To help reduce the swelling, Healthline suggests soaking your feet in cool water, drinking more water, resting with your legs elevated, invest in some support stockings, walk around or do simple leg exercises. Also avoid wearing shoes that are constricting.

8. Chronic Venous Insufficiency

Chronic venous insufficiency is a condition that affects the flow of blood up through the veins in the legs. It occurs when the one-way valves that keep blood flowing upward are damaged or weakened. When this happens, the blood will leak back down through the vessel and create a buildup of fluid in the soft tissue of the legs, ankles, or feet. WebMD notes that swollen feet is often one of the first signs of chronic venous insufficiency. “Chronic venous insufficiency can lead to skin changes, skin ulcers, and infection,” writes the source. “If you experience signs of venous insufficiency you should see your doctor.”

9. Kidney Disease

It’s not all that surprising that any extra fluid buildup would be caused by the kidneys because this organ is responsible for balancing fluids in the body and moving unnecessarily fluid out of the system, says Health.com. If it’s caused by a kidney problem like kidney disease, it could lead to too much salt in the blood which causes the body to retain water, hence the swelling in the feet, says Healthline.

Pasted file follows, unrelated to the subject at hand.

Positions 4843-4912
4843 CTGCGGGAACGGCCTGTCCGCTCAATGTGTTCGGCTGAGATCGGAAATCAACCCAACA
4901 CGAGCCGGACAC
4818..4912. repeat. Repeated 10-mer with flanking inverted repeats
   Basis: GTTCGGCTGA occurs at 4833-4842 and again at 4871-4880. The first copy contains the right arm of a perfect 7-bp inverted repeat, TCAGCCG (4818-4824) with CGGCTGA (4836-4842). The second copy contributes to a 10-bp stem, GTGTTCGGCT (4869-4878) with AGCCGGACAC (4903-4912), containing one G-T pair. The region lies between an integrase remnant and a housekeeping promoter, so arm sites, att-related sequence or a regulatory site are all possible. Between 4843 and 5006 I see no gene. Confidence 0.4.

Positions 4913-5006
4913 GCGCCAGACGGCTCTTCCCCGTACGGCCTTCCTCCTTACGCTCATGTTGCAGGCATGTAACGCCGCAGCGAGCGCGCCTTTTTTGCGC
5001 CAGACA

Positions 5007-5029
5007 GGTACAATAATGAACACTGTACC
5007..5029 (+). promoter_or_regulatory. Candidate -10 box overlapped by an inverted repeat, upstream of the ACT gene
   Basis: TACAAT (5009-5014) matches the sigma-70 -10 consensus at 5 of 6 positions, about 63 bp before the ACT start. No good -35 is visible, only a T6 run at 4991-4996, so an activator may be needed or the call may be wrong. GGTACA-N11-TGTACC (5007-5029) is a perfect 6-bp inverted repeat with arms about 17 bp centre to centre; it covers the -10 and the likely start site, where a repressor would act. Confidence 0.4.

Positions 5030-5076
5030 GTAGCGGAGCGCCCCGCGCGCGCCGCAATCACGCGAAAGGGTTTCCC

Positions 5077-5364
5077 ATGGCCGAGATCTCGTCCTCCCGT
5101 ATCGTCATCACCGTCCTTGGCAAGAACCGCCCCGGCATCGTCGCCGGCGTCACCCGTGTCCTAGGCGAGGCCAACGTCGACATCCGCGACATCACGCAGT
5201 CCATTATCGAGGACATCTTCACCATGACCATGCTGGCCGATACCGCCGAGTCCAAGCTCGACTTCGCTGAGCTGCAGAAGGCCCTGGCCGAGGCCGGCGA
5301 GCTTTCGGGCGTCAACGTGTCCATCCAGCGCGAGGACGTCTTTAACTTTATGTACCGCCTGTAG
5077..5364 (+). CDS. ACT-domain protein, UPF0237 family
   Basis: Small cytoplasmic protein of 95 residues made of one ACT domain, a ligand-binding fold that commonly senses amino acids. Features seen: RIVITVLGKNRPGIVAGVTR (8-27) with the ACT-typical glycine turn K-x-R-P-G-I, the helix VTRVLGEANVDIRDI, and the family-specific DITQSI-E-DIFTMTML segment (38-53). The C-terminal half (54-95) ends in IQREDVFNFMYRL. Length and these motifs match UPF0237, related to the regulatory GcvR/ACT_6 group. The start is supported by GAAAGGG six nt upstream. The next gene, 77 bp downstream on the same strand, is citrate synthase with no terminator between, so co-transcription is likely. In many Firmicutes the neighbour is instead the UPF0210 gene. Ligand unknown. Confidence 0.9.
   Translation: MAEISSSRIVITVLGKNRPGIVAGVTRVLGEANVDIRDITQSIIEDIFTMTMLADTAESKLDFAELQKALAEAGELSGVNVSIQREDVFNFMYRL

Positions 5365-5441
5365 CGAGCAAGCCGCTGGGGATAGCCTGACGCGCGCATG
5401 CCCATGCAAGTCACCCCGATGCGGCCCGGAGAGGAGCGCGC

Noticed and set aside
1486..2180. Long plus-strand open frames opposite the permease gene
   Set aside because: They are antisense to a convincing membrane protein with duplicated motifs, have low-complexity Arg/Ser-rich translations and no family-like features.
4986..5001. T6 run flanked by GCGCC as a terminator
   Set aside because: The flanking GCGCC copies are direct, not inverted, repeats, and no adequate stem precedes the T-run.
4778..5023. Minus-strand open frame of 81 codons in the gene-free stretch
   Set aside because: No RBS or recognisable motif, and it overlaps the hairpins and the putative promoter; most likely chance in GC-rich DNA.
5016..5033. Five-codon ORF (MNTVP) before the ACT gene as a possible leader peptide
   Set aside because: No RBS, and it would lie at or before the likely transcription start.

“Normally people [with foot swelling] go home and put their feet up, and the body reabsorbs that little bit of extra fluid, and the kidneys just get rid of it,” says Britt Marcussen, MD, assistant professor of family medicine at the University of Iowa Carver College of Medicine to Health.com. “[With] kidney problems, your body has trouble getting rid of that fluid, then that swelling is more marked and more dramatic. A lot of people have swelling in other places too, like their hands and face.”

10. Liver Disease

Cirrhosis of the liver is a form of liver disease that occurs when the liver becomes scarred. It can be caused by hepatitis or years of alcohol abuse. “The scarring interferes with blood flow to and in the liver,” writes Health.com. “This causes high blood pressure in the veins going into the liver (called portal hypertension), potentially leading to swelling in both the legs and feet but also in the abdomen (called ascites).” Another reason cirrhosis causes swelling in the feet is because it interferes with the body’s ability to produce the protein, albumin.